We opted for the Fletching village fete.  It was spread out across the village cricket green with various stalls.  One section was reserved for the vintage car show.  Then there was the bell-ringing in the church.  That was unique.  My husband and our younger daughter participated in that.  Meanwhile, our older daughter and I visited the art exhibit within the church.  Quite an impressive display, and though she could not afford it, our daughter wanted to buy several paintings.  I must say, it would have been nice to support the local talent.

The atmosphere of the fete was quite subdued, and I wondered if that was the case for all fetes.  As I understand it, the difference between a fete and a fayre is that the fayres usually have competitive games and rides.  Of course, the Rusper fayre did not have rides, but it did have games.  This fete had some children’s games, a bowling pitch, clay pigeon shoot, and air water-bottles, but no participatory competitions.  The fayres concentrated more on fun, whereas the fetes concentrated on sales.  There were various stalls from different charities and organisations, selling books and other items for funds.  Others sold plants and produce, jams, etc.

Of course, the distinctions between fayres and fetes have probably dissolved over the years, with many churches and villages changing the venues.  It’s getting harder to define these traditional British celebrations.  We still have yet to experience the carnivals.  In the US, the word “carnival” is used so loosely to mean a fun-fair, that it will be a new experience.  Of course, we had parades in the US, but it was never followed with a fayre.

Well, the summer fun-fairs have just started to kick off. This weekend we attended the year’s first fun-fair in the local town of Uckfield, East Sussex. I’ve been told that, normally, fun-fairs and fetes start around Easter, so this was a little early. Compared to the US, where fun-fairs usually start around the Memorial Day weekend (last weekend in May), this is exceptionally early.

(It’s funny that people disparage the British weather, when it actually is milder than many parts of the US where I’ve lived. This explains why fun-fairs and other summertime activities start earlier and end much later than they do in the US. Summer events in the US are usually held between Memorial Day weekend and Labor Day (first Monday in September), but here it happens between the middle of March and ends sometime in October.)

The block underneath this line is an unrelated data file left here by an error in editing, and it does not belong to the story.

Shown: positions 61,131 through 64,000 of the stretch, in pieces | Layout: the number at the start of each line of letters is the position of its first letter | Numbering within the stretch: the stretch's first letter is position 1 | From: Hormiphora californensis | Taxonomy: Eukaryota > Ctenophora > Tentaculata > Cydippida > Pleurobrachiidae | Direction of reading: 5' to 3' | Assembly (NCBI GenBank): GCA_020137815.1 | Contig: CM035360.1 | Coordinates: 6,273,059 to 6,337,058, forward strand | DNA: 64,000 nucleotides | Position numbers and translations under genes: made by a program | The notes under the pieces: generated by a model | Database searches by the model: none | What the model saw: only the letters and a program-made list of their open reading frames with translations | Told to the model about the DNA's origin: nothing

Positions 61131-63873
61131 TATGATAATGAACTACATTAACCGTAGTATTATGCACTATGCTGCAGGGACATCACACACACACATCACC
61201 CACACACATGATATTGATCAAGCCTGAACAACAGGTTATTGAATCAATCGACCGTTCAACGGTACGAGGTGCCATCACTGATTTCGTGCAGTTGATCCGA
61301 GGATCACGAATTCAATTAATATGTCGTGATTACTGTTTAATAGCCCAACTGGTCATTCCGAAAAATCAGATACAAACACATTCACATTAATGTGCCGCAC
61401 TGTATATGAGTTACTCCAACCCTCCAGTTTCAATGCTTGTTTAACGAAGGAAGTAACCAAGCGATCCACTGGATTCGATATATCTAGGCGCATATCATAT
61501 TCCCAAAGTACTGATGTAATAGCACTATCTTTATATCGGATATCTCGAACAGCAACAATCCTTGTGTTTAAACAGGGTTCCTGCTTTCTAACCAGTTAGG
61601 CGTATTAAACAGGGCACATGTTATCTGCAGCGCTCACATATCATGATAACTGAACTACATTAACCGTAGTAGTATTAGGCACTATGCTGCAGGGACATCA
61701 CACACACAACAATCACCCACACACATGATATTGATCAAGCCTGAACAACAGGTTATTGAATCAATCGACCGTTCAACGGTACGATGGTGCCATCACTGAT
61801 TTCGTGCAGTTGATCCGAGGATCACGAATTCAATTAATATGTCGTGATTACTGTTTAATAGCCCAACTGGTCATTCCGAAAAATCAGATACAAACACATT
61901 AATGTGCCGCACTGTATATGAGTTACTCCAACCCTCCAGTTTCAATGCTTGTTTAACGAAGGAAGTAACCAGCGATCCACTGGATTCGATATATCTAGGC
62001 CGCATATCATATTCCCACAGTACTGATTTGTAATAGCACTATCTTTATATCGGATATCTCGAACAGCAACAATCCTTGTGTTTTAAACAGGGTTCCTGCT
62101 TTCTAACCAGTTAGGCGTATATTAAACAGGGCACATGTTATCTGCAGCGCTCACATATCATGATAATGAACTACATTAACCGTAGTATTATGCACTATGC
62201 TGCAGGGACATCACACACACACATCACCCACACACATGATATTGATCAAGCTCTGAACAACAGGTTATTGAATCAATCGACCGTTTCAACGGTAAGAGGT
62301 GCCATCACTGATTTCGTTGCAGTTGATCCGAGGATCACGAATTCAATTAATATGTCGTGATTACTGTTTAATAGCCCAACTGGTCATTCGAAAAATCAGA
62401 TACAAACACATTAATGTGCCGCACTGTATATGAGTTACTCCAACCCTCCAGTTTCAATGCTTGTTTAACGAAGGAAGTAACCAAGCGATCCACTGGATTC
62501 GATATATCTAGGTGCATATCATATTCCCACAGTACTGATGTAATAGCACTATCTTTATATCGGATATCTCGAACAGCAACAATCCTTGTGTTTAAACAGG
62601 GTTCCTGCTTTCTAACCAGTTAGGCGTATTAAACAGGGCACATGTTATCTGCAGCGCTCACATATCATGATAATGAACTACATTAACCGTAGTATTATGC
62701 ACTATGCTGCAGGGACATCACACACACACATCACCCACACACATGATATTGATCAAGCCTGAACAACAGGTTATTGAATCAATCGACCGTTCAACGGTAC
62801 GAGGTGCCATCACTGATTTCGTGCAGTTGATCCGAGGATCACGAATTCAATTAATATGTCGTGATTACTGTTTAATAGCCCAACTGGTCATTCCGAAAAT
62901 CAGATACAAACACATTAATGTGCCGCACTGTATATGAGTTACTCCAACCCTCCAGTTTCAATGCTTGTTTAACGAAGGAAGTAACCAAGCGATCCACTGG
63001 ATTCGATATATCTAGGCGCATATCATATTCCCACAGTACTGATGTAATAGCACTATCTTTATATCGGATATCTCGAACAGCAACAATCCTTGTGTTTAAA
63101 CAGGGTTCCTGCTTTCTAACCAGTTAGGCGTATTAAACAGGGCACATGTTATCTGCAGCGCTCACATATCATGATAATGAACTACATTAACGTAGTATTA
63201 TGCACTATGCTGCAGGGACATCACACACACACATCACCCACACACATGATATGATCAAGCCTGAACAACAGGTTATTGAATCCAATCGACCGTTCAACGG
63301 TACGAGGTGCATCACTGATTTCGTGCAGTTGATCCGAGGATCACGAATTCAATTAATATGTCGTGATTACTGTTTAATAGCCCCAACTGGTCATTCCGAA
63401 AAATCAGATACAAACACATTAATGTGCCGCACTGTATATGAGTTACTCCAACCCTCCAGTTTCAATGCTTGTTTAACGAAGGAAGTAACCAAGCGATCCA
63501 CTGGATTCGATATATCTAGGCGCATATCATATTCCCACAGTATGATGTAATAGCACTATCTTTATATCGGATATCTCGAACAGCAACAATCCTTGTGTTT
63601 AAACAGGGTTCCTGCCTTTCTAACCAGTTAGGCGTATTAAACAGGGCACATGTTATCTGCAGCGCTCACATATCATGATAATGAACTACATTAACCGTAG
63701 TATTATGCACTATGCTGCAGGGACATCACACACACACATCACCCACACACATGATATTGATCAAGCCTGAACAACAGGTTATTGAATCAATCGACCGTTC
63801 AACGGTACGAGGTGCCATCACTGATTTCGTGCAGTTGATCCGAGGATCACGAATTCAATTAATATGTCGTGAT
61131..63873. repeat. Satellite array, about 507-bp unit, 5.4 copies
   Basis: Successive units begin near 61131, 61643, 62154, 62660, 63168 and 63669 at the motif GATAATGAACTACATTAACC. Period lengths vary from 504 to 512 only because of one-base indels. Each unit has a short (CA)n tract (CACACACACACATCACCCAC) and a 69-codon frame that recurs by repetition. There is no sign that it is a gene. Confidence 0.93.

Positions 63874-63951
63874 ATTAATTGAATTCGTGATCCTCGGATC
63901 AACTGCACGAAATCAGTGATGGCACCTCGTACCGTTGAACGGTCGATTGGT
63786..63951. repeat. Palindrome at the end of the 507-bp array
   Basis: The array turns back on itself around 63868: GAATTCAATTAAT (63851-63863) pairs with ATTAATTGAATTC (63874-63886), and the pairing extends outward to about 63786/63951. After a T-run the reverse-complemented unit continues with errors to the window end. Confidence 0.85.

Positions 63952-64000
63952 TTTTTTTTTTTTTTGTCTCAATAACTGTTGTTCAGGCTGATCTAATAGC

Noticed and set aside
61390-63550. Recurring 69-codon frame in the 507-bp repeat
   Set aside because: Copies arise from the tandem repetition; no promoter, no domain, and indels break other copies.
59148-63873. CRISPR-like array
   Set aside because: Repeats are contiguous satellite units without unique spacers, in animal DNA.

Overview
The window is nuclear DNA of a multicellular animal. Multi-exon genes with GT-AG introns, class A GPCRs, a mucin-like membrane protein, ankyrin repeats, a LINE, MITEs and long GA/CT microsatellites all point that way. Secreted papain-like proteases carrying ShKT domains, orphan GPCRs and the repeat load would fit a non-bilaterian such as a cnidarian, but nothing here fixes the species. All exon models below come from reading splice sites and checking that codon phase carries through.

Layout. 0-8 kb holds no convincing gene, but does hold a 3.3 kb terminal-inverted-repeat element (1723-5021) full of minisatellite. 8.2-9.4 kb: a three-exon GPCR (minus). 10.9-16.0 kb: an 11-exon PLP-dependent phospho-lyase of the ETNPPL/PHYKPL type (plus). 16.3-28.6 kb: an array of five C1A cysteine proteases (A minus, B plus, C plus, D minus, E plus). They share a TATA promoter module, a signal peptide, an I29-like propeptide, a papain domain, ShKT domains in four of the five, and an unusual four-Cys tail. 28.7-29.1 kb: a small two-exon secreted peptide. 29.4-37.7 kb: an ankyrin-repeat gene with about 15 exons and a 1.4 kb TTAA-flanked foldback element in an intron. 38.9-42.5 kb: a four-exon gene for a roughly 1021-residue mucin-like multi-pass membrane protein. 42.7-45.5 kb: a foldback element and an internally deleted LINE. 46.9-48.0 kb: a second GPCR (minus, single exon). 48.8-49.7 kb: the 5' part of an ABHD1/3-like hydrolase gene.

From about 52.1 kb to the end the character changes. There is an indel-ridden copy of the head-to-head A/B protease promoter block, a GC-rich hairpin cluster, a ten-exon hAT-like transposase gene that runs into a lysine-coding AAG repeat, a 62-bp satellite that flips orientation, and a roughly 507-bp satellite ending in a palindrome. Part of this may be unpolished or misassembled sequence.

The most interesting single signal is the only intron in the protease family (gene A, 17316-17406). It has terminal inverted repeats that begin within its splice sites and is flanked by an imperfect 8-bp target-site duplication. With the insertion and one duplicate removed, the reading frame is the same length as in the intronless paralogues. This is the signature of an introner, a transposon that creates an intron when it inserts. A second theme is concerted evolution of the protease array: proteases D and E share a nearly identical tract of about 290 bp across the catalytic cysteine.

There were other differences in the way the fairs are managed. In the US, you will see ride operators going around to manually check that everyone is properly strapped in before they begin the machines. Here, they relied solely on the machine working properly and did a visual inspection to be sure everyone has their straps on. The fair was set up in the park and as usual, litter was all over the place. In the US, they provided extra waste bins, but they filled up so quickly, and no one was emptying them, so litter was everywhere but for a different reason. Here, the only waste bins you’d find were the ones lining the perimeter of the park, and people just can’t be bothered to walk that distance.

The other frustration was that the fair operators did not provide any toilet facilities. They served food and drink but offered nothing for excretion. We were forced to go to the adjoining supermarket (Tesco’s), but for whatever reason, this supermarket decided to close their restrooms every night starting at 7pm. Since it was after 7pm, we then had to walk further to McDonald’s, always a reliable standby for emergency services. As expected, the kids then wanted to eat at the old Mickey-D. It was a bad business plan for the fair operators not to provide any toilets because now they lost out on the food custom.

The kids had a blast.  Ticket prices were very low (6 GBP per person, though we were charged 5 GBP), compared to how much we used to pay in the US ($15).  We realised that as we got older, our stomachs could not handle all the dizzying rides like they used to.

I’ll be seeing how all the other fairs and fetes are run before making any other comparisons. I’m looking forward to it.